Draw a Nannou Sketch

Tutorial Info

  • Author: tpltnt
  • Required Knowledge: Getting Started
  • Reading Time: 5 minutes

Nannou is a framework for creative coding in Rust. A framework can be thought of as a collection of building blocks to help accomplish a goal. If you are not familiar with the programming language Rust, please work through some of this material first.

A sketch is the smallest/fastest way to get results with nannou. Here is one example which just yields a blue window:

extern crate nannou;

// minimal example of a nannou sketch
use nannou::prelude::*;

fn main() {
    nannou::sketch(view).run();
}

fn view(app: &App, frame: Frame) {
    // get canvas to draw on
    let draw = app.draw();

    // set background to blue
    draw.background().color(BLUE);

    // put everything on the frame
    draw.to_frame(app, &frame).unwrap();
}

You can exit the sketch by pressing ESC.

Sidenote: Sketches vs. Apps

Nannou can be used to create many things with very different levels of complexity, similar to pen and paper. Sketches are more like squiggles on napkins while apps can be really elaborate drawings. Sketches offer a constrained space to work with, but a lot is taken care of behind the scenes. Apps allow for more fine grained control, but also require more (explicit) work on your part. The main difference is that an app provides a model for working with state, while a sketch provides a simpler API to get drawing quickly. A good overview of how apps work can be found in the chapter Anatomy of a nannou app.

Explaining the Code

A sketch consists of at least two functions: main() and view(). First we import some building blocks:

#![allow(unused_imports)]
use nannou::prelude::*;
fn main() {}

After this import the actual sketching code starts. The main() functions is where all your logic starts. The code

extern crate nannou;
use nannou::prelude::*;

fn main() {
    nannou::sketch(view).run();
}
fn view(_app: &App, _frame: Frame) {}

call a function to draw on the single window (view() in this case). This function has the signature fn(_: &App, _: Frame);. Don't worry if you don't know what a function signature is. Just copy the main() function and you will be fine.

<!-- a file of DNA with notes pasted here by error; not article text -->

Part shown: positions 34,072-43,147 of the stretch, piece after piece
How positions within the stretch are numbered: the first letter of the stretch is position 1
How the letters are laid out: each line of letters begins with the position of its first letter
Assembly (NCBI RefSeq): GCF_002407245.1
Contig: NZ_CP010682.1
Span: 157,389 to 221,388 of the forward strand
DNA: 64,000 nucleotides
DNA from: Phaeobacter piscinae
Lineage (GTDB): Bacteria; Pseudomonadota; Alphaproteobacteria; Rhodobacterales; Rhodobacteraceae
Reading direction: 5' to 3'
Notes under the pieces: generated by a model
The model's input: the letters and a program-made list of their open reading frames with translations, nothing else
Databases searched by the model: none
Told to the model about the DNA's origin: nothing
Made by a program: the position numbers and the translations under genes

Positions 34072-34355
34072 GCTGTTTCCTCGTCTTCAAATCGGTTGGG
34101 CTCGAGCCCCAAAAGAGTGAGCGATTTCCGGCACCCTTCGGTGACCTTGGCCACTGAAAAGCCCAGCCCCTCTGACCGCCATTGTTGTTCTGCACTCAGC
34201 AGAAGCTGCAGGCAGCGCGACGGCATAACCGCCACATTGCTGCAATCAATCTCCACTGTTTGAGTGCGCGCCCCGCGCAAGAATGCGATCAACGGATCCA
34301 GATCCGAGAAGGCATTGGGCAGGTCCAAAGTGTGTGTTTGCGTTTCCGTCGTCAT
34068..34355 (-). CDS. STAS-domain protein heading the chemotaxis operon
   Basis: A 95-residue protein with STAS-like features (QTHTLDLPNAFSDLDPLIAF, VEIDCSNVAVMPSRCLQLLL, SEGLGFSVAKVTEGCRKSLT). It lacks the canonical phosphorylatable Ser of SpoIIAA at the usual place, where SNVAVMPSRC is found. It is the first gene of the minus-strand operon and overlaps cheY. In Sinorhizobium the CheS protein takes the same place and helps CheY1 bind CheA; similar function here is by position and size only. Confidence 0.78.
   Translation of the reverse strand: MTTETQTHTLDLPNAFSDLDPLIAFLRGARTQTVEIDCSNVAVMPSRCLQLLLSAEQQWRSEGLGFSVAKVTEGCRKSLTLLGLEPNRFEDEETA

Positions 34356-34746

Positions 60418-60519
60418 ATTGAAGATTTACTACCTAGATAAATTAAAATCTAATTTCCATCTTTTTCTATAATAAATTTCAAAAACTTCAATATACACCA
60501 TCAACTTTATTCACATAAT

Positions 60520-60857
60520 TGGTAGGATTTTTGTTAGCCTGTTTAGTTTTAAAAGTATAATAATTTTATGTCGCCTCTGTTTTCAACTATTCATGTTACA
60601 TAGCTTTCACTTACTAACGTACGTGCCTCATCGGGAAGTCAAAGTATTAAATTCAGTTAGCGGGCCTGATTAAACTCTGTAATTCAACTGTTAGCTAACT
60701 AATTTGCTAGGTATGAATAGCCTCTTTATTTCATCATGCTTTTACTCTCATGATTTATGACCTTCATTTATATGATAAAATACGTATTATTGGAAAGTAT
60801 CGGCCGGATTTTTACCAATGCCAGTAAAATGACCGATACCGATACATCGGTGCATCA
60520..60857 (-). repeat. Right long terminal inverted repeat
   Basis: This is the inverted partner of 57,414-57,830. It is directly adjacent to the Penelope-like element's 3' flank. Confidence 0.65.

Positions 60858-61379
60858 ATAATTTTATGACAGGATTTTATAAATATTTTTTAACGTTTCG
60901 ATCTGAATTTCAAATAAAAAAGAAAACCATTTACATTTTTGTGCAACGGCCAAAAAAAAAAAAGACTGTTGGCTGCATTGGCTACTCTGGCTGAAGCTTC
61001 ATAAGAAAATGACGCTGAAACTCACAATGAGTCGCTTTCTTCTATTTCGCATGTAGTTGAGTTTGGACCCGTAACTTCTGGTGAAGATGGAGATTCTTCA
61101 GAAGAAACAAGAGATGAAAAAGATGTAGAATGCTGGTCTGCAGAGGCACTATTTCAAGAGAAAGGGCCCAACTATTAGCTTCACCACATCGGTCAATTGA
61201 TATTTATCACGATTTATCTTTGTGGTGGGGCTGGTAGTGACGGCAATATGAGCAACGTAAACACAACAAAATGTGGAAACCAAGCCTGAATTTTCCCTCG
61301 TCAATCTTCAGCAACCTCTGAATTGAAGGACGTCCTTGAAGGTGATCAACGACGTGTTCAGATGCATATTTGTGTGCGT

Within the view() function, what we draw to the Frame will be presented in our window.

#![allow(unused_imports)]
extern crate nannou;

// minimal example of a nannou sketch
use nannou::prelude::*;

fn main() {
   nannou::sketch(view).run();
}

fn view(app: &App, frame: Frame) {
    let draw = app.draw();

    draw.background().color(BLUE);

    draw.to_frame(app, &frame).unwrap();
}

This function follows the same scheme. First some setup is done. The line

#![allow(unused_imports)]
#![allow(unused_variables)]
extern crate nannou;

// minimal example of a nannou sketch
use nannou::prelude::*;

fn main() {
   nannou::sketch(view).run();
}

fn view(app: &App, _frame: Frame) {
let draw = app.draw();
}

lets us assign a canvas-like datatype to the variable draw. We can now paint on the this canvas by setting the background to blue.

#![allow(unused_imports)]
extern crate nannou;

// minimal example of a nannou sketch
use nannou::prelude::*;

fn main() {
   nannou::sketch(view).run();
}

fn view(app: &App, _frame: Frame) {
let draw = app.draw();
draw.background().color(BLUE);
}

Now we have a canvas with only a blue background. We take this canvas and create a computer graphics frame from it to display in the main window.

#![allow(unused_imports)]
extern crate nannou;

// minimal example of a nannou sketch
use nannou::prelude::*;

fn main() {
   nannou::sketch(view).run();
}

fn view(app: &App, frame: Frame) {
let draw = app.draw();
draw.to_frame(app, &frame).unwrap();
}

Note that the view() function is called repeatedly, but not at a constant rate. This might be problematic if you use randomness to draw things.